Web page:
Many studies have analyzed psychological framing effects (Kahnenan & Tversky, 1979, 1984; Tversky & Kahneman, 1981; Thaler, 1985) and the likelihood that they influence perception and consumer behavior (Legrenzi, Girotto & Johnson-Laird, 1993; Grewal, Gotlieb, & Marmorstein, 1994; Chen, Monroe, & Lou, 1998; Janiszewski & Cunha, 2004; Raj, 2008). But the same variables and the contest that characterizes fundraising solicitations are quite different as related to consumption behavior. The motivations and the aspects that could influence a giving behavior are manifold (Gittell & Tebaldi, 2006; Lindahl & Conley, 2002; Sargeant & Woodliffe, 2007) and are connected to psychological dynamics, cultural, social, and religious affiliations, demographic characteristics etc. Zolner, Compeau, Jones & Munger (2010) have pointed out that also the frame in which a nonprofit solicitation is presented can influence the probability to be engaged in the exchange. In particular, it seems there is an inverse relationship between transaction amount and consumers’ likelihood of engaging on it and the framing effect results to be relevant only in the case of high- level value, within a range of acceptable values emerged in the pre-test phase (Zolner et al., 2010). Starting from this and with intentions of a deeper analysis, this study analyzes the framing effect (donation or purchase frame) and price effect (taking into account underestimated and overestimated values compared to the acceptable level of price found out during the pre-test phase) related to specific fundraising solicitations. Furthermore, two new variable are introduced: 1) to have or not to have done a donation in the past year, and 2) to be engaged to the specific field of the «good cause» used in the fundraising appeals. The study use Computer-assisted Web Interviewing (CAWI) with a sample of 320 subjects. Two levels of framing (purchase and donation) and three levels of price (underestimated, normal and overestimated) were fully-crossed in a 2 × 3 randomized factorial design. The results were later analyzed by clustering the sample on the strength of habits of donation and on the engagement to the cause. This study aims at confirming the previous similar researches (Zolner at. al., 2010) observing stronger evidence and underlining differences according to the giving culture between United States of America and Italy.

Fundraising Solicitations: How Can Frame and Price Effects Influence Donor's Behavior, 2014.

Fundraising Solicitations: How Can Frame and Price Effects Influence Donor's Behavior

Moro, Davide;Bustreo, Massimo;Russo, Vincenzo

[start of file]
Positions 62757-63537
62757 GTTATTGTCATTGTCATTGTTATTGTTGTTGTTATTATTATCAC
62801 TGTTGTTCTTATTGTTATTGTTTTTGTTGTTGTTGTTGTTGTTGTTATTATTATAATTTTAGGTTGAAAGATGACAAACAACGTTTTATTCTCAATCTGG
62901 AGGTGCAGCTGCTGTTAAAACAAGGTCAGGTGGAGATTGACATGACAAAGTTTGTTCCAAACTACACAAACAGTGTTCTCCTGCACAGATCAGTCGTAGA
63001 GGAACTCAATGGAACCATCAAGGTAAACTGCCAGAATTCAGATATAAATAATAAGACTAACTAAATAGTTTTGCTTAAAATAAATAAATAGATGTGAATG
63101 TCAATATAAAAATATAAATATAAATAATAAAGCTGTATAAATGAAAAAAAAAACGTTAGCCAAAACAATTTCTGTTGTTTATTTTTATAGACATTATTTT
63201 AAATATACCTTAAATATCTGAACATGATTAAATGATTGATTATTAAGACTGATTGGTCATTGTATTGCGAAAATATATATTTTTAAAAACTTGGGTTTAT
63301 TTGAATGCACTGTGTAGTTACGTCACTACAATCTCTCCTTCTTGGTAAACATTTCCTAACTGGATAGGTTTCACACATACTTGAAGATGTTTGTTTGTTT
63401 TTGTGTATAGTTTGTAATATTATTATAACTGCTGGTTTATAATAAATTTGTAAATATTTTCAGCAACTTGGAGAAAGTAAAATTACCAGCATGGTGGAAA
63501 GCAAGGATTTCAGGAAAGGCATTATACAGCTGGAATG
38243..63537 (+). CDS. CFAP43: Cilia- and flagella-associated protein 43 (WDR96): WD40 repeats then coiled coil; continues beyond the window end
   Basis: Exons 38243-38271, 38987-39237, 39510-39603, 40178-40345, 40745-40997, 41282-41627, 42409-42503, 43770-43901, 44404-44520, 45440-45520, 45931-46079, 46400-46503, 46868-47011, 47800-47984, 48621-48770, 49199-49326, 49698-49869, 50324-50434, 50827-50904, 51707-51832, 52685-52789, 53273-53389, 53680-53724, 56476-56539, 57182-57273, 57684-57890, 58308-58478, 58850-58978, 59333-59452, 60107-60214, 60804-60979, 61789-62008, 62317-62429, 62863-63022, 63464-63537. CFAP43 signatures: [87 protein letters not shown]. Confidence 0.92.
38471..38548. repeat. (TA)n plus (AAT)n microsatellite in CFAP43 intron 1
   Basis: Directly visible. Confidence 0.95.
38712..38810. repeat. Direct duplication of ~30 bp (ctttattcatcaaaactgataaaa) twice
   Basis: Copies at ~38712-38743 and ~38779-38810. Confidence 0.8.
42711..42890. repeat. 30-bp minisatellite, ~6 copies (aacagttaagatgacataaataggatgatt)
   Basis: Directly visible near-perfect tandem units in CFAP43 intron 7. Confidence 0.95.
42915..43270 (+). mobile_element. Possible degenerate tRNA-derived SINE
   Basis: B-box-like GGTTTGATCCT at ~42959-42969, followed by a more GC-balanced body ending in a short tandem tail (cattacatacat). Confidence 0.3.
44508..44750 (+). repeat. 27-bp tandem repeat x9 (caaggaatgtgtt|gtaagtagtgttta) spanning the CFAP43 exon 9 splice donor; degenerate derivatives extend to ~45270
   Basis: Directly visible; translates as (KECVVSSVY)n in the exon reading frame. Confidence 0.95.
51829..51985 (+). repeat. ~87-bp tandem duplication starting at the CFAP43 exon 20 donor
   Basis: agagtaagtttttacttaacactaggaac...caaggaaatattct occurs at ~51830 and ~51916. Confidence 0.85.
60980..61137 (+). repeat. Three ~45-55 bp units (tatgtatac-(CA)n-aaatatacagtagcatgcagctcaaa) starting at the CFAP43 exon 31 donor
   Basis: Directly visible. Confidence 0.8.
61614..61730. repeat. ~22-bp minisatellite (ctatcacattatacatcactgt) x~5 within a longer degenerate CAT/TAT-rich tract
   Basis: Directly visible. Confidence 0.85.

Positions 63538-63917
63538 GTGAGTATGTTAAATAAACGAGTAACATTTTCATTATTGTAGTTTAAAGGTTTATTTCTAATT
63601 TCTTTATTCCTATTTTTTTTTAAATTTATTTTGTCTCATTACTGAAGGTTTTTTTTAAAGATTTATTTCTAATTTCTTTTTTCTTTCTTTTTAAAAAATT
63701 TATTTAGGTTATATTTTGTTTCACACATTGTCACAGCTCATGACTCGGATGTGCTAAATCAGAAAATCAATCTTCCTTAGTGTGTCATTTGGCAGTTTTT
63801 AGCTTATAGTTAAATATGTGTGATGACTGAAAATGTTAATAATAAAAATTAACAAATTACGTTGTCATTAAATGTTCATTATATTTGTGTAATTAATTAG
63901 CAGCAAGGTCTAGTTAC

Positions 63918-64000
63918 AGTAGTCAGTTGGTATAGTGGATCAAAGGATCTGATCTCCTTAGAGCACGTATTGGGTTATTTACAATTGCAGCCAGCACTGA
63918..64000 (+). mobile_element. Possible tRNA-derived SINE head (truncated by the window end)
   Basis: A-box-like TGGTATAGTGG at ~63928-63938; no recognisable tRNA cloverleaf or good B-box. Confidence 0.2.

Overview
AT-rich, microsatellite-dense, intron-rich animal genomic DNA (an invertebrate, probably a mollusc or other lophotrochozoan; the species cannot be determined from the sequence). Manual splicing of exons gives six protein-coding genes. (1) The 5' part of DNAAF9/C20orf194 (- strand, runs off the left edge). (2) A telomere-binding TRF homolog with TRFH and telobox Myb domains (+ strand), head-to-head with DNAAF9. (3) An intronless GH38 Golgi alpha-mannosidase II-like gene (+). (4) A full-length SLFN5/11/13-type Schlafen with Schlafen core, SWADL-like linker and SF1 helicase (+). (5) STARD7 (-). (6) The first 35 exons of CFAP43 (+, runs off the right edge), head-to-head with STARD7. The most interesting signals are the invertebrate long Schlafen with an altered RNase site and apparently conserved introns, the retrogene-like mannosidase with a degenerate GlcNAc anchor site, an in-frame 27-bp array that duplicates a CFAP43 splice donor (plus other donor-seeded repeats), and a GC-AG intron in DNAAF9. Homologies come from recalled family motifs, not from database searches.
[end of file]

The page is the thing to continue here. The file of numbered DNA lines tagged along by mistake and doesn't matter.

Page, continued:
2014

Abstract

Many studies have analyzed psychological framing effects (Kahnenan & Tversky, 1979, 1984; Tversky & Kahneman, 1981; Thaler, 1985) and the likelihood that they influence perception and consumer behavior (Legrenzi, Girotto & Johnson-Laird, 1993; Grewal, Gotlieb, & Marmorstein, 1994; Chen, Monroe, & Lou, 1998; Janiszewski & Cunha, 2004; Raj, 2008). But the same variables and the contest that characterizes fundraising solicitations are quite different as related to consumption behavior. The motivations and the aspects that could influence a giving behavior are manifold (Gittell & Tebaldi, 2006; Lindahl & Conley, 2002; Sargeant & Woodliffe, 2007) and are connected to psychological dynamics, cultural, social, and religious affiliations, demographic characteristics etc. Zolner, Compeau, Jones & Munger (2010) have pointed out that also the frame in which a nonprofit solicitation is presented can influence the probability to be engaged in the exchange. In particular, it seems there is an inverse relationship between transaction amount and consumers’ likelihood of engaging on it and the framing effect results to be relevant only in the case of high- level value, within a range of acceptable values emerged in the pre-test phase (Zolner et al., 2010). Starting from this and with intentions of a deeper analysis, this study analyzes the framing effect (donation or purchase frame) and price effect (taking into account underestimated and overestimated values compared to the acceptable level of price found out during the pre-test phase) related to specific fundraising solicitations. Furthermore, two new variable are introduced: 1) to have or not to have done a donation in the past year, and 2) to be engaged to the specific field of the «good cause» used in the fundraising appeals. The study use Computer-assisted Web Interviewing (CAWI) with a sample of 320 subjects. Two levels of framing (purchase and donation) and three levels of price (underestimated, normal and overestimated) were fully-crossed in a 2 × 3 randomized factorial design. The results were later analyzed by clustering the sample on the strength of habits of donation and on the engagement to the cause. This study aims at confirming the previous similar researches (Zolner at. al., 2010) observing stronger evidence and underlining differences according to the giving culture between United States of America and Italy.
Framing Effect, Fundraising Solicitations, Giving Behavior, Non Profit, Price Effect
Fundraising Solicitations: How Can Frame and Price Effects Influence Donor's Behavior, 2014.
File in questo prodotto:
Non ci sono file associati a questo prodotto.

I documenti in IRIS sono protetti da copyright e tutti i diritti sono riservati, salvo diversa indicazione.

Utilizza questo identificativo per citare o creare un link a questo documento: http://hdl.handle.net/10808/10727
Citazioni
  • ???jsp.display-item.citation.pmc??? ND
  • ???jsp.display-item.citation.isi??? ND
social impact